A harvest that feeds many communities

On an otherwise unused plot of downtown land, Minneapolis Community and Technical College students and neighborhood residents helped to feed multiple communities this summer with a new, sustainable garden. And the approaching winter freeze won’t pause their work.

It began with a group of about 11 students, all members of the student-led Urban Farm Collective, who were interested in planting a campus garden. Joined by faculty advisor Katherine Karagtorp of the MCTC biology department, they gave life to the project at 4th Avenue South and South 10th Street this past spring.

Their mission to educate and inspire the community at large has received a great amount of support from MCTC, including President Phil Davis, as well as one of the garden’s neighbors, Gethsemane Episcopal Church. Brian Short, who owns the garden property, allowed the students to adopt the land next to the church.

“There was so much positive reaction to this,” said Karagtorp, who noted “a ton of people” visited the plot as a part of this year’s Community Garden Day on Aug. 11.

This spring, collective members brought in compost and cultivated the small plot of land where they planted their first crops. Bordered by a parking lot and the church building, the garden flourished in an urban environment. Across the street, the glass walls of the Valspar building stand under the distant skyline.

“It was amazing to stand in the middle [of the garden] during the summer, look down at the plants and then look up at the buildings,” Karagtorp said. 

The group reserved seven plots for students, each about 16 square feet, and gave the rest to downtown residents. This summer’s harvest included green beans, tomatoes, a variety of Asian greens known as tatsoi, kale, kohlrabi and more. The plot also included a “sensory garden” reserved for children, a butterfly garden and educational projects.

Karagtorp said they practiced organic gardening, using environmentally friendly fertilizer and pest control strategies. They also installed a compost bin on the site.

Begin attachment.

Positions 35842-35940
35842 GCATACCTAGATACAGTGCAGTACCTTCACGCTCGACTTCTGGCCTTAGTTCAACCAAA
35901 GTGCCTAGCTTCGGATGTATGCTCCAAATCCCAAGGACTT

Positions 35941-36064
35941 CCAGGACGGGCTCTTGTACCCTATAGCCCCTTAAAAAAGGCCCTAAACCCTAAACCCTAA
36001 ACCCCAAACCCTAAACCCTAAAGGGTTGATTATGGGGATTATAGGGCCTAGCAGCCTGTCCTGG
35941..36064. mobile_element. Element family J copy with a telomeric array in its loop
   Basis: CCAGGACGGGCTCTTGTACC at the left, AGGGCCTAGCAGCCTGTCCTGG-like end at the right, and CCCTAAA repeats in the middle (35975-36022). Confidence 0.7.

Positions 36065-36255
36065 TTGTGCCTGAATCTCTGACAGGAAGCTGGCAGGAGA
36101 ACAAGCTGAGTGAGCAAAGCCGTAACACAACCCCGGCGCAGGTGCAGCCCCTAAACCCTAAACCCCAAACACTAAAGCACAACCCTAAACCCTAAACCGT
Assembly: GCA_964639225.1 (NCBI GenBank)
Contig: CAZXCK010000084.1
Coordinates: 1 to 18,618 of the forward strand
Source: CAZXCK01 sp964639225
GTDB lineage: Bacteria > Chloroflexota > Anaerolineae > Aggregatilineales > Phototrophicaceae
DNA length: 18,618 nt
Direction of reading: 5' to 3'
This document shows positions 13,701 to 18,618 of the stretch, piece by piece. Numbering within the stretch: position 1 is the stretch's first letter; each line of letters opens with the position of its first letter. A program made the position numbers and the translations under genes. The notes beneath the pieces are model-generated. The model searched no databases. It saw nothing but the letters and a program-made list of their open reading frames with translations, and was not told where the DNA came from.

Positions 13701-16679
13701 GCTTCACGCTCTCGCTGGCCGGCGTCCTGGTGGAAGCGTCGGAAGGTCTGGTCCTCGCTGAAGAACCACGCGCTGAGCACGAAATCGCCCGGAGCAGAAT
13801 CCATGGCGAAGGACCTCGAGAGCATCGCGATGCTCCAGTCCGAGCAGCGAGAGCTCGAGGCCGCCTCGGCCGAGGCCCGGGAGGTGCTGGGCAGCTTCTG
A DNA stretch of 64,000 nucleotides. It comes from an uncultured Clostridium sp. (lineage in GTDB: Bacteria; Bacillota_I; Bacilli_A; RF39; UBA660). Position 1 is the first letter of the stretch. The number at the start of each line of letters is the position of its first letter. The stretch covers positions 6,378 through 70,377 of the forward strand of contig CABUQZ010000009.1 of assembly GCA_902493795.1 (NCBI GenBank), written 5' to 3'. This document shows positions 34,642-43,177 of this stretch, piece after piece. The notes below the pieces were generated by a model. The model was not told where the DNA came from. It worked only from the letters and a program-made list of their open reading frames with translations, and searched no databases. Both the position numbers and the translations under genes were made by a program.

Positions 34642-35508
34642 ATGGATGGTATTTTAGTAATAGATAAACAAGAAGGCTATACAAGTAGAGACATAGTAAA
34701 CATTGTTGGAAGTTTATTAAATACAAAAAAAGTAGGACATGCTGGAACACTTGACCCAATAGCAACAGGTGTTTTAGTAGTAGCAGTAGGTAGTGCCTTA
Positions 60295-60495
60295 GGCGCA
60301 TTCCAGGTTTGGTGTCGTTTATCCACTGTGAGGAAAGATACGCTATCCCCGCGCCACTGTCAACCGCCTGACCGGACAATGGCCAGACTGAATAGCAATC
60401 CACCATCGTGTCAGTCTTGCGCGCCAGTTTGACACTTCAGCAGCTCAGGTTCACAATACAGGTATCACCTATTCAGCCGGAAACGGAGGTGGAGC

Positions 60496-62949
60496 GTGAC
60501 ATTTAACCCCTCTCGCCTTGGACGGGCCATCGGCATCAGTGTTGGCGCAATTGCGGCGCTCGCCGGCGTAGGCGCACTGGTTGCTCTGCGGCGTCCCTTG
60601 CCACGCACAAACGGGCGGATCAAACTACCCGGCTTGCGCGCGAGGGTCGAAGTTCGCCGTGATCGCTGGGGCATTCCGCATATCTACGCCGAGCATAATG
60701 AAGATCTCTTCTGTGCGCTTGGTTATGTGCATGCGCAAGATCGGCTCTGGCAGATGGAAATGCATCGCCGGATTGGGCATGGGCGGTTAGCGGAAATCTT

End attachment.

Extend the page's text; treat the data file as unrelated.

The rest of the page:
Each Wednesday, all the produce harvested by the collective went to the Gethsemane Shelf of Hope, a community food shelf. Donations totaled about 500 pounds over the course of the summer.

“The food goes extremely fast,” said the Rev. Aron Kramer of Gethsemane. “We feed 400 households a month, about three people per household [and] almost 900 of the 1,200 units in the Elliot Park neighborhood.” 

The food grown in the garden helped immensely, Kramer said.

“We’re really hoping to keep collaborating,” he said. “We both serve a mutual mission: serving folks on the margin. It’s a really important piece of the puzzle as we focus on the families that are in transition in their own lives.”

This summer, Kramer told his congregation a story about the day a man approached him to warn him some people were “stealing” from the garden. Kramer replied: “That’s OK. That’s what it’s for.”

The Urban Farm Collective aimed to keep growing even as winter approached. Temporary structures known as hoop houses were raised to extend the garden’s life a few more weeks.

A new partnership between the collective and the MCTC Engineering Club could extend the season even longer. Engineering Club members are planning an indoor hydroponic system at the school that could allow them to keep growing through the winter.

“Some students at MCTC require food from food shelves,” Karagtorp said. “Through the winter and into next summer, we’d like to see how [we can contribute] to our own campus food shelter, too.” 

Mary Ann Prado, the school’s director of Resources and Referral Services and faculty advisor for Students Against Hunger and Homelessness, said she hoped the collective might be able to contribute greens for upcoming fundraisers and donation drives.

“There’s such a need for students to access fresh produce,” Prado said. “Many can’t afford it.” 

The MCTC resource center, which provides food, clothing and housing to students, doesn’t get donations on a consistent schedule. Prado saw the collective’s involvement as a potential source of sustainable support for students in need.

As planning began for the winter ahead and next year, Karagtorp met with the group to reflect on their first summer and was impressed with their ambitious conclusion. The students challenged themselves for next year, and she said they came to a consensus: “It’s awesome what we did and how much we donated, but we can do better.”